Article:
-- What is your basis for this statement? 

It is widely known that the Jowett translation is by far the worst of all the translations.  Jowett is paraphrased, as you said, for English readability, where as the Bury translation is very literal and preserves the original sentence structure, as I have previously demonstrated.  Bury is also more modern.

Bury contains mistakes, and maybe in the critical places.  I'm sure if you counted the number of mistakes in both, you would find at least 3x the mistakes in Jowett.
« Last Edit: November 19, 2007, 08:00:25 am by Danaus » Report Spam   Logged
Tom Hebert
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« Reply #42 on: November 19, 2007, 07:35:17 am »

When you look at the major English translations, the ALL say essentially the same thing, and why would that be surprising?  They were translated by professionals, i.e., people with credentials!

So how can one translation be called trash and another a treasure?  How ridiculous!

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Danaus
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« Reply #43 on: November 19, 2007, 07:53:28 am »

When you look at the major English translations, the ALL say essentially the same thing, and why would that be surprising?  They were translated by professionals, i.e., people with credentials!

So how can one translation be called trash and another a treasure?  How ridiculous!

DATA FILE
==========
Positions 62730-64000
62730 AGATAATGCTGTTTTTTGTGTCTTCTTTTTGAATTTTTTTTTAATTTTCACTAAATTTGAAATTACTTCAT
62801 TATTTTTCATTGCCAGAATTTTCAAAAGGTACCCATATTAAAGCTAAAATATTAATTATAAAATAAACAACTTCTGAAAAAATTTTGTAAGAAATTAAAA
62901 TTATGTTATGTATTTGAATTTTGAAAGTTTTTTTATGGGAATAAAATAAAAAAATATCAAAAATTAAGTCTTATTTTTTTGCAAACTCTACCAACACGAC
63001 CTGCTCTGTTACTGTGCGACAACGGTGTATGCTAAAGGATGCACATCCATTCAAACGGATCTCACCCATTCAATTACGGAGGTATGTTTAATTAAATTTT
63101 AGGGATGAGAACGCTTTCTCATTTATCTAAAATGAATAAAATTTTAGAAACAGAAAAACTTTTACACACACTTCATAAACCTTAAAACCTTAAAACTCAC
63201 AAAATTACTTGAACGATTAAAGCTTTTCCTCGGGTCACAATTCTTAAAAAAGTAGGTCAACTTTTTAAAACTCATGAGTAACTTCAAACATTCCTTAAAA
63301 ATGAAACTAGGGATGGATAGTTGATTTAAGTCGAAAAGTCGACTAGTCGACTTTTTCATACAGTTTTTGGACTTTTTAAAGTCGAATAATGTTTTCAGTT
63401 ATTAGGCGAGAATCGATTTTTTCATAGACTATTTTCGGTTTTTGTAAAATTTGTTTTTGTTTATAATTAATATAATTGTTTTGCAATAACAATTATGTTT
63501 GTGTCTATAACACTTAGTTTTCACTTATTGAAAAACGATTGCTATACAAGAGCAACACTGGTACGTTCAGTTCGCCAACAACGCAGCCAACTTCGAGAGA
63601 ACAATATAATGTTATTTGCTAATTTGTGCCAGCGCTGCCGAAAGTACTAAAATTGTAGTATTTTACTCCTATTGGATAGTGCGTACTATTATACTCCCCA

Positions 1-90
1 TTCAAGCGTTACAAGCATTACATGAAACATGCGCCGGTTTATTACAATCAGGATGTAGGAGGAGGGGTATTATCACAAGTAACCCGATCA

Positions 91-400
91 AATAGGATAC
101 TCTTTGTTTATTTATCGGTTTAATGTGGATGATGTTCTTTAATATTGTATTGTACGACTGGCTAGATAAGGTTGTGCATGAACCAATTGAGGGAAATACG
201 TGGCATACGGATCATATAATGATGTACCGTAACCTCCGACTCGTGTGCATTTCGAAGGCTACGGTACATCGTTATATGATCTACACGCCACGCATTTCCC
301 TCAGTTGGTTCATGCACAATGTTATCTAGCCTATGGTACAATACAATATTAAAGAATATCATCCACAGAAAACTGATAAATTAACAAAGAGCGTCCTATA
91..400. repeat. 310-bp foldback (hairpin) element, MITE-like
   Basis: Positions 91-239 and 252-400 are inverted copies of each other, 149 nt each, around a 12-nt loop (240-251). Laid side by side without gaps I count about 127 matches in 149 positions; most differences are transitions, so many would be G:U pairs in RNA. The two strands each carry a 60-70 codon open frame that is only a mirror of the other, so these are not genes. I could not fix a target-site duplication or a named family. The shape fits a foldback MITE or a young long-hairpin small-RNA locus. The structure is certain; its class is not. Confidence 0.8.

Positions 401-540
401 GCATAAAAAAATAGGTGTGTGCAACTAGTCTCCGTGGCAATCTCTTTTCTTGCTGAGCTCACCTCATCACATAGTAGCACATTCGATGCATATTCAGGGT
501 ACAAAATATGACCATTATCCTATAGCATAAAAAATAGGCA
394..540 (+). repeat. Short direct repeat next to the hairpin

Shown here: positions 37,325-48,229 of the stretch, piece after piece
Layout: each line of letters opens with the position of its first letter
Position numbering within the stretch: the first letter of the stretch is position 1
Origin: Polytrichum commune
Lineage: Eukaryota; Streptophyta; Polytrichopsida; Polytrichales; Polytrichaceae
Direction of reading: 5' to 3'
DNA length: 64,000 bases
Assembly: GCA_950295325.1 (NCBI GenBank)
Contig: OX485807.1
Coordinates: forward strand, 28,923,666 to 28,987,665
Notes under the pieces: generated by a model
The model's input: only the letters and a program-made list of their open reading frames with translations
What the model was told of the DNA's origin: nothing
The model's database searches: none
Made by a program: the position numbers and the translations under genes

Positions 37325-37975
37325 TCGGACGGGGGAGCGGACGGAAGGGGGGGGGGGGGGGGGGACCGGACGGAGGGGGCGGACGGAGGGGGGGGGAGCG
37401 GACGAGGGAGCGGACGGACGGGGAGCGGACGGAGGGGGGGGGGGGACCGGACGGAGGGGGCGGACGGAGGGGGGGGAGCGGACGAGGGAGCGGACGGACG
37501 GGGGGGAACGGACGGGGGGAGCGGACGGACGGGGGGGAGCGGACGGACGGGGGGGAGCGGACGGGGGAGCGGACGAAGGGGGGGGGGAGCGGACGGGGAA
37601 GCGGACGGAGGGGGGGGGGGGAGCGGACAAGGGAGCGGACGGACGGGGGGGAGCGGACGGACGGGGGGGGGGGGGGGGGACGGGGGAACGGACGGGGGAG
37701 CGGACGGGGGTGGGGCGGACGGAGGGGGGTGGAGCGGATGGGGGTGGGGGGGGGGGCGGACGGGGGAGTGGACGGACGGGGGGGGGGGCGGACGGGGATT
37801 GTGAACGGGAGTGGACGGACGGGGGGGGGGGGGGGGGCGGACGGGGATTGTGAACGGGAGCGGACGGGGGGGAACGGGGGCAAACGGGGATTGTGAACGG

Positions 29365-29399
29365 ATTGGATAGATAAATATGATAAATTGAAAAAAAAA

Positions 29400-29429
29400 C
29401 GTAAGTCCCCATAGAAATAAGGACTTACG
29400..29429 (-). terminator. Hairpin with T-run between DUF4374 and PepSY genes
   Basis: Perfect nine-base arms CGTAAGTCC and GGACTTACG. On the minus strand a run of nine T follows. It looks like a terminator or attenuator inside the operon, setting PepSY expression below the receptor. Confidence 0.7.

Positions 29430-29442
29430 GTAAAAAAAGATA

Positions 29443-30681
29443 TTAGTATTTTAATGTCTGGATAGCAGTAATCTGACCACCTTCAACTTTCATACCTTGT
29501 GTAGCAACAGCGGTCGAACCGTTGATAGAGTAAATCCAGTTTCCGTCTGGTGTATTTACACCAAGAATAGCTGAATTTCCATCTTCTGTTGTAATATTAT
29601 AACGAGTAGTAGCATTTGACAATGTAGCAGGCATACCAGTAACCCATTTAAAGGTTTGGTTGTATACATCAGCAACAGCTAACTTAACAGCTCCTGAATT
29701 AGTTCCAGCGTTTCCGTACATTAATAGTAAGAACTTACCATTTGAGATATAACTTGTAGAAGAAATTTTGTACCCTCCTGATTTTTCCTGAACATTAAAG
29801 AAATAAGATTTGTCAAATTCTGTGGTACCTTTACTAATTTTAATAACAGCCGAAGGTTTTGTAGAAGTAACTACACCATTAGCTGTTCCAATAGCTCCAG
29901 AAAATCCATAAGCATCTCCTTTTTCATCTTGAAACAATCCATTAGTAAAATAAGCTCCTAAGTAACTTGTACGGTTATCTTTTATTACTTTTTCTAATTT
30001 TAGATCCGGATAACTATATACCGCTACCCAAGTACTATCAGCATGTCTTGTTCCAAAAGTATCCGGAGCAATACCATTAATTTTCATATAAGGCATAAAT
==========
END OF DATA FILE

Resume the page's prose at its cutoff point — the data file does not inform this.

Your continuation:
Tom,
You make an excellent point.  We have 8 different translations in this topic... and you're right that the differences are relatively minor.  It would be pretty bold of someone to say: "All 8 translations are wrong, and I'm right". 

Previously, I have studied Jowett vs. Bury vs Calcidius, and I personally don't like that Jowett re-arranges sentences and combines sentences to improve readability; he paraphrases alot, and is also the most fun to read.  The content is nearly identical, though.  It is very rare that the meanings in Jowett are different than these other 8 versions. 

The translation debates are probably limited to 3% of the story, on ambiguous passages, or alternative definition 3 of one word... meaning these schollars were 97%+ accurate.  That is my opinion.
Rich

ps. It would be nice if we walked through the whole story with all 8 translations;  This topic only has 2 paragraphs, which is a good start.  An 8-way comparison would be a nice way to identify the differences, and figure out where alternative meanings are possible.  We could probably get to 99%+ accuracy through that method.